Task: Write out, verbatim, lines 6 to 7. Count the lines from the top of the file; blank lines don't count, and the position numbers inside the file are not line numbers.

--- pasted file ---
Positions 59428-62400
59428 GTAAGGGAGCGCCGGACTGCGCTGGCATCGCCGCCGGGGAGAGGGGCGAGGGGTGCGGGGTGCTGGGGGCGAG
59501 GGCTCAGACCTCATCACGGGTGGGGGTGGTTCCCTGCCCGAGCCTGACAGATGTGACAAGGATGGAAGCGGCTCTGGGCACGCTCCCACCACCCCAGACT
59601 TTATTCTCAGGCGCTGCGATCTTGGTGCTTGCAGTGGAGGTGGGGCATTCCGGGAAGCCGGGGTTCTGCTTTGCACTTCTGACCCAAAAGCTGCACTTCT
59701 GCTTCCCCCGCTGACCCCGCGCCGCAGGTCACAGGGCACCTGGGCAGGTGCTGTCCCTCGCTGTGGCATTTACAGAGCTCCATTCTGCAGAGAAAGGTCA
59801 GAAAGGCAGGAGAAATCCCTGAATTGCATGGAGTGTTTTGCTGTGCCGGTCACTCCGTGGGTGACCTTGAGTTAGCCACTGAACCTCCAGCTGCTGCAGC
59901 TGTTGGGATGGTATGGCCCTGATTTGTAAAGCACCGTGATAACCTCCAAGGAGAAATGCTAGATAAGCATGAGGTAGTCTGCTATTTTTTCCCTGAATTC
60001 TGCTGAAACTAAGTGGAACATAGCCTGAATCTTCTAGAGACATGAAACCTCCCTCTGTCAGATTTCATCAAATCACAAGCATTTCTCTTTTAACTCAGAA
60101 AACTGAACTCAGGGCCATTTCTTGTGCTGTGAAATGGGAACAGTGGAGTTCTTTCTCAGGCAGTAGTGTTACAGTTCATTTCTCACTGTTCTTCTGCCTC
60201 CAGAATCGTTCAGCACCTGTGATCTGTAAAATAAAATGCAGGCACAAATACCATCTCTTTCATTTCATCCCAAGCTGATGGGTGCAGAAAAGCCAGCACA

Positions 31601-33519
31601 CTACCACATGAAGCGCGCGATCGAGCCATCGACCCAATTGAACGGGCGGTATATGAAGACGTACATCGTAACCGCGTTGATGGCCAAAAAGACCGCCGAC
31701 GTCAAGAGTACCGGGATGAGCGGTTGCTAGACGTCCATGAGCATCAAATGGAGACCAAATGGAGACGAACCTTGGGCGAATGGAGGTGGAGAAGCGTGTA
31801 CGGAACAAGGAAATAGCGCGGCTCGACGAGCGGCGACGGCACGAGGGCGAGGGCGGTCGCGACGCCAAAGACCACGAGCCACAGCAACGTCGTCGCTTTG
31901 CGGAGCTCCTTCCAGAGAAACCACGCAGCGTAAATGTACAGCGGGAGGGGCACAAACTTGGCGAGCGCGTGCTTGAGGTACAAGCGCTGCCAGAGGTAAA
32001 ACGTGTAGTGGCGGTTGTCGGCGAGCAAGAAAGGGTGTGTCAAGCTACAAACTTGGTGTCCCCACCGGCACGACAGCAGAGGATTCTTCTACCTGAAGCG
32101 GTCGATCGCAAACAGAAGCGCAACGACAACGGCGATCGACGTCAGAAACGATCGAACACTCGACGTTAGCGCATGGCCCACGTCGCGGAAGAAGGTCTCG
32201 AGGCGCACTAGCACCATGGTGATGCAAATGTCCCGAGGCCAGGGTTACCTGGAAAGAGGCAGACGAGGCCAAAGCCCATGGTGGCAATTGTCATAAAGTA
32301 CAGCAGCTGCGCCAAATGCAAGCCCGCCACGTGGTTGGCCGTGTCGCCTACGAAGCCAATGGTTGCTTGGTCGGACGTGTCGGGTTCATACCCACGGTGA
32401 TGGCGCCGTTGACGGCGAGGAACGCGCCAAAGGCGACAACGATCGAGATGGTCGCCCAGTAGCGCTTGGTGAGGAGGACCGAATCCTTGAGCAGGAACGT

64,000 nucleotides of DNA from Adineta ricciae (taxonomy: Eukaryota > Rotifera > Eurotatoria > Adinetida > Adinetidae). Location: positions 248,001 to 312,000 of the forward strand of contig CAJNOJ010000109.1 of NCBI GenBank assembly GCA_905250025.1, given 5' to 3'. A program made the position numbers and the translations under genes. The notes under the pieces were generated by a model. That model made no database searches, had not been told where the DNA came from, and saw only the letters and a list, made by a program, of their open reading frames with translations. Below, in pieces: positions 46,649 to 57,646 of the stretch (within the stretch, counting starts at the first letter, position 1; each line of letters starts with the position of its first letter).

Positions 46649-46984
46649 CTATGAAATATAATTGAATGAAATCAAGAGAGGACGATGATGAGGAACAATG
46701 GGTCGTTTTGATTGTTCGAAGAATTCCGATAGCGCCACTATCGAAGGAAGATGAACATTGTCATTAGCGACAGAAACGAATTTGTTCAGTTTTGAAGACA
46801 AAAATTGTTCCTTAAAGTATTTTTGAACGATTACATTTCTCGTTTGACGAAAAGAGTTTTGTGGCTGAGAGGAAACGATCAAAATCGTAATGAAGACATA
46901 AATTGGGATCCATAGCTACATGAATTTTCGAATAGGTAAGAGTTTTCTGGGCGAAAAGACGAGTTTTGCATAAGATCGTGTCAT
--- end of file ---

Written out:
59801 GAAAGGCAGGAGAAATCCCTGAATTGCATGGAGTGTTTTGCTGTGCCGGTCACTCCGTGGGTGACCTTGAGTTAGCCACTGAACCTCCAGCTGCTGCAGC
59901 TGTTGGGATGGTATGGCCCTGATTTGTAAAGCACCGTGATAACCTCCAAGGAGAAATGCTAGATAAGCATGAGGTAGTCTGCTATTTTTTCCCTGAATTC